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Old 3rd February 2013, 01:10 PM   #89
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Originally Posted by Akuma Tennou View Post
Err, I feel really uneasy as I am the one who modified the article. To be fair I must provide you with the link in the state ddt linked to :
https://en.wikipedia.org/w/index.php...ldid=534962121

The article had only one source that contradicted what I presumed to be mere apologetics. This one : http://www.tertullian.org/articles/b...gelasianum.htm

I'm sorry for that ^^
No need to feel uneasy, but thanks for the clarification as well as the wiki edit.
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Old 3rd February 2013, 06:14 PM   #90
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Originally Posted by Dinwar View Post
Again, it demonstrably hasn't remained unaltered--it was altered at least twice.

And you really should take some time to learn your history. A major problem the early Church faced was the fact that different congregations considered different texts cannonical.

In other words, a follower of the Bible that knew enough to appreciate the Dead Sea Scrolls wouldn't have their religious faith shaken because the existence of other gosples from that time is common knowledge. The exact texts are interesting, but their existence is something knowledgeable Christians are forced to accept once they learn the history of their religion.
Do you have any recommendations, sites or books, for me to bone up with?

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Old 3rd February 2013, 06:17 PM   #91
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Originally Posted by truethat View Post
No biblical scholar in the world would take the King James Version seriously.

Ridiculous.
Christianity isn't chiefly comprised of Biblical scholars, truethat. It's composed of clergy and laity. If the KJV were found to be incorrect it would damage Christendom significantly.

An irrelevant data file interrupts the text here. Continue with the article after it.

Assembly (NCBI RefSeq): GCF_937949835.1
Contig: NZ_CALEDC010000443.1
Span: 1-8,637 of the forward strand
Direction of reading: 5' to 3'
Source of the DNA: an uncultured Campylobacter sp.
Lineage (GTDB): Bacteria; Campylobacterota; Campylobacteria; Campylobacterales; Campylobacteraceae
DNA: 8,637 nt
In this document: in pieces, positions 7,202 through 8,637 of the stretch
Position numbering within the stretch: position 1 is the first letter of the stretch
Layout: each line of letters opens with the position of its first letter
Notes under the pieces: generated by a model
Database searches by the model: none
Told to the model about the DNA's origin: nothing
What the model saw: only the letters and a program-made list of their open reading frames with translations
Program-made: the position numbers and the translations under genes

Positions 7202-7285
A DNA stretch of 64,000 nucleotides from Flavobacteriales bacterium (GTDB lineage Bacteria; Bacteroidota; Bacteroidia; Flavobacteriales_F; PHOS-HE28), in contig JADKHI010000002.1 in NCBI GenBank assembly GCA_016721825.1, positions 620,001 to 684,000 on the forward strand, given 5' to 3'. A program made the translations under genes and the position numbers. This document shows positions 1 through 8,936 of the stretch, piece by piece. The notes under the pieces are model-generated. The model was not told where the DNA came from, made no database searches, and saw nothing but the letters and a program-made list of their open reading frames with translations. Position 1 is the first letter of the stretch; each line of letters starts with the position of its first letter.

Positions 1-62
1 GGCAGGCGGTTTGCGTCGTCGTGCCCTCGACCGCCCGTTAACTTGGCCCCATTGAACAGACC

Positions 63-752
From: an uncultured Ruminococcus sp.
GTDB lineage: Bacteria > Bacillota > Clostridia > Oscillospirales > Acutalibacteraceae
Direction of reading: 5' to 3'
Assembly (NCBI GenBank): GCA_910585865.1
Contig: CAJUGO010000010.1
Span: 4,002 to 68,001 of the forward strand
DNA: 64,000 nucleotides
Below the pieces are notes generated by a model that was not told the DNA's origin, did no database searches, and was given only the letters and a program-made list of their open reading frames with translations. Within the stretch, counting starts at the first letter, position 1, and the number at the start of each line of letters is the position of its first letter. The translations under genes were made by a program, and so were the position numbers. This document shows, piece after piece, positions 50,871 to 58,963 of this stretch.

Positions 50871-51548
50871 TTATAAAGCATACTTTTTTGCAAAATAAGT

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Old 3rd February 2013, 07:07 PM   #92
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Originally Posted by CplFerro View Post
Do you have any recommendations, sites or books, for me to bone up with?

Cpl Ferro
If you're really curious, I'd recommend talking to a priest, or someone studying late Romen Empire/Lower Middle Ages history at a university. If you talk to a priest, I'd recommend looking for a Jesuit. Remember, this isn't a question of theology, but of archaeology--denomination isn't all that important, and the Jesuits have always impressed me as being a bit more well-read outside of theological literature than other orders of priests.

As far as recommendations, there have been a number of them in this thread, posted by people more knowledgeable on the topic than me. Start there.

Quote:
Christianity isn't chiefly comprised of Biblical scholars, truethat. It's composed of clergy and laity. If the KJV were found to be incorrect it would damage Christendom significantly.
Christianity isn't a monolithic entity. The non-Catholic denominations following the Bible tend to undergo schisms relatively easily. Things that would disprove the entire concept behind the Southern Baptist sect may not have any impact on othe Kalvenists. I honestly don't think that there's any single thing, short of absolute proof that Jesus never existed, that would disprove all of Christianity. And the Roman Catholic Church doesn't consider the KJV to be definitive, so if someone demonstrated it to be incorrect, everyone from Rome on down would respond with a resounding "Yeah, no kidding. See? Here's a list of issues with it." So Christendom as such won't actually be that heavily impacted.
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Old 3rd February 2013, 11:58 PM   #93
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Originally Posted by Roger Ramjets View Post
Getting back to the OP:

"Do the "Dead Sea Scrolls" prove the Bible wasn't altered?"

No, they are not 'proof' one way or the other.

It is obvious that a collection of earlier works can neither refute nor verify the 'accuracy' of a Bible that was created afterwards - unless it was supposed to be an exact duplication of those earlier works, ie. an anthology. But even if this was the intent, the existence of older documents which were different does not prove that the Bible itself is in error, only that there were variations in earlier texts. The only way we could know for sure whether or not the Bible was 'errant' at its inception would be if we had all the original texts which were used to create it at the time. Since the Dead Sea scrolls precede that event by several hundred years, their evidential value is practically zero.

OTOH, we already have irrefutable evidence that the Bible has been altered since it was created. Therefore the question has already been answered, and any 'proof' that the Dead Sea scrolls could provide is simply unnecessary.

So, given that nobody can seriously suggest that the Bible has not been altered in any way over the last 2000 years, just exactly what are Christians who claim that the Dead Sea Scrolls are proof of Bible inerrancy trying to argue?